Even in the setting of an abstract additive category, where it makes no sense to speak of elements of the objects A^{n} and B^{m}, the matrix representation of the morphism is still useful, because matrix multiplication correctly reproduces composition of morphisms. Thus additive categories can be seen as the most general context in which the algebra of matrices makes sense.
Recall that the morphisms from a single object A to itself form the endomorphism ring End(A). Then morphisms from A^{n} to A^{m} are mbyn matrices with entries from the ring End(A). Conversely, given any ring R, we can form a category Mat(R) by taking objects A_{n} indexed by the set of natural numbers (including zero) and letting the homset of morphisms from A_{n} to A_{m} be the set of mbyn matrices over R. If we define morphism composition to be multiplication of matrices, then Mat(R) becomes an additive category, and A_{n} will be the biproduct power (A_{1})^{n}. In this way, matrices over a ring are seen to form an additive category, just as an individual ring formed a preadditive category (which in this case is End(A_{1})). If we interpret the object A_{n} as the left module R^{n}, then this matrix category becomes a subcategory of the category of left modules over R.
This may be confusing in the special case where m or n is zero, because we usually don't think of matrices with 0 rows or 0 columns. However, this concept makes sense — such matrices have 0 entries are determined uniquely by their size alone — and while they are rather degenerate, they do need to be included to get an additive category, since an additive category must have a zero object 0. Thinking about such matrices can be useful in one way, however — they highlight the fact that given any objects A and B in an additive category, there is exactly one morphism from 0 to B (just as there is exactly one 1by0 matrix with entries in End(B)) and exactly one morphism from A to 0 (just as there is exactly one 0by1 matrix with entries in End(A))  this is just what it means to say that 0 is a zero object. Furthermore, the zero morphism from A to B is the composition of these morphisms, as can be calculated by multiplying the degenerate matrices.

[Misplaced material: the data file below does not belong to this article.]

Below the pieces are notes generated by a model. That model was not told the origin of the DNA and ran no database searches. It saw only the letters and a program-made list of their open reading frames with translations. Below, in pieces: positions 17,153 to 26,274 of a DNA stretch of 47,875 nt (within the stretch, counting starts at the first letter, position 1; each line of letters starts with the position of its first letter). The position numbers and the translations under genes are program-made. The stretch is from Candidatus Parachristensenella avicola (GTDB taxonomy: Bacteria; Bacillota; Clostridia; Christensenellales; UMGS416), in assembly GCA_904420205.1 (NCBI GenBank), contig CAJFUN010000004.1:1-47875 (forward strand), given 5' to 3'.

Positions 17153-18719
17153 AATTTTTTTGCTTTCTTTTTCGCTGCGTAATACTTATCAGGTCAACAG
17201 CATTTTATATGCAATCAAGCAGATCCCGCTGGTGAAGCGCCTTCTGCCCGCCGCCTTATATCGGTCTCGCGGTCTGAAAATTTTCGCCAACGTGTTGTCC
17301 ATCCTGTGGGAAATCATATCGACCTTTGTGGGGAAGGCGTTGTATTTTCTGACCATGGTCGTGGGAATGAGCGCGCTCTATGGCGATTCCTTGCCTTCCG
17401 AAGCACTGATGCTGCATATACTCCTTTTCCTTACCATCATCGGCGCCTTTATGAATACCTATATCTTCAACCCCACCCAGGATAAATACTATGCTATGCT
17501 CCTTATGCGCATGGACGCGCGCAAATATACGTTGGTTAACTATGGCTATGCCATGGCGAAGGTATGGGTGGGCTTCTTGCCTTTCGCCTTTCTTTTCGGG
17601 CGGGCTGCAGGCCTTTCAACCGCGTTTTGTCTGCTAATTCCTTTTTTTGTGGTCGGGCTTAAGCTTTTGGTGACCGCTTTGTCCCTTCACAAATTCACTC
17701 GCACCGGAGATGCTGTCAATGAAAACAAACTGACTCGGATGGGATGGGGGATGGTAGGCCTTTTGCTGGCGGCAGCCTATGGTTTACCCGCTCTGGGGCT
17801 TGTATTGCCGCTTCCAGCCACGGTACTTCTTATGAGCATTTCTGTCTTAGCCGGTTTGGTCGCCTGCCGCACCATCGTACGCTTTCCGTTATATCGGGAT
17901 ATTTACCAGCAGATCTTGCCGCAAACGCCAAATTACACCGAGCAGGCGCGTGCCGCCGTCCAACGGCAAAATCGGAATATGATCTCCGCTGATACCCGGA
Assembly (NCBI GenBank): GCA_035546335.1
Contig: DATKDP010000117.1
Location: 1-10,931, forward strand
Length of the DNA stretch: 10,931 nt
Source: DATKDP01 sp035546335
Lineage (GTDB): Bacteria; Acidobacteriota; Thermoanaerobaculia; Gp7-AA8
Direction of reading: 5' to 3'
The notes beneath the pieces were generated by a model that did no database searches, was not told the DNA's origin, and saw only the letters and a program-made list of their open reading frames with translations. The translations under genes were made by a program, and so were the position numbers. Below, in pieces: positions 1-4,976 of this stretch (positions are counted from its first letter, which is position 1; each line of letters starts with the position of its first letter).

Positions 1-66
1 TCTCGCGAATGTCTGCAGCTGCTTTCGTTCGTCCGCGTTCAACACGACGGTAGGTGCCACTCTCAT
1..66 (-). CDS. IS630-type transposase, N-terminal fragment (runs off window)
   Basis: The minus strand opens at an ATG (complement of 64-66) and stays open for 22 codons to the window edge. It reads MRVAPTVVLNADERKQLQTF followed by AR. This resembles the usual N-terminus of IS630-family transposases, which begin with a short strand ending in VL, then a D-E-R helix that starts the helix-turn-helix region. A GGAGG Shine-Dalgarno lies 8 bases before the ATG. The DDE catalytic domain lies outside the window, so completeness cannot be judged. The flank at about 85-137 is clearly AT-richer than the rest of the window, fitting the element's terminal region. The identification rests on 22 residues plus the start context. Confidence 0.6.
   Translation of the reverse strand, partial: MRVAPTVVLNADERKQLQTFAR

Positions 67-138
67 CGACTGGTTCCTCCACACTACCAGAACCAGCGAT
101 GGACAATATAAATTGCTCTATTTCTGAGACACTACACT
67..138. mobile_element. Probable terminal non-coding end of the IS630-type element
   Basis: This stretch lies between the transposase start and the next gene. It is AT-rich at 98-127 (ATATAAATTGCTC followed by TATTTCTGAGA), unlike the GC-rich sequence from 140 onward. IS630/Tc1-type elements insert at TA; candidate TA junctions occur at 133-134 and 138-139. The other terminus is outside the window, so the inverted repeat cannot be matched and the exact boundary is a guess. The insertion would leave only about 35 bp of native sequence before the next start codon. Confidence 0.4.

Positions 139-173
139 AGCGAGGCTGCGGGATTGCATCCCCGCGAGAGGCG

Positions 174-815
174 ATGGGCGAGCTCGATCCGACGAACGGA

Additive functors
Recall that a functor F: C → D between preadditive categories is additive if it is an Abelian group homomorphism on each homset in C. But if the categories are additive, then an additive functor can also be characterised as any functor that preserves biproduct diagrams. That is, if B is a biproduct of A_{1},...,A_{n} in C with projection morphisms p_{j} and injection morphisms i_{j}, then F(B) should be a biproduct of F(A_{1}),...,F(A_{n}) in D with projection morphisms F(p_{j}) and injection morphisms F(i_{j}).
Almost all functors studied between additive categories are additive. In fact, it is a theorem that all adjoint functors between additive categories must be additive functors, and most interesting functors studied in all of category theory are adjoints.
Special cases
 A preAbelian category is an additive category in which every morphism has a kernel and a cokernel.
 An Abelian category is a preAbelian category such that every monomorphism and epimorphism is normal.
The additive categories most commonly studied are in fact Abelian categories; for example, Ab is an Abelian category.
Sources
 Nicolae Popescu; 1973; Abelian Categories with Applications to Rings and Modules; Academic Press, Inc.; out of print
 goes over all of this very slowly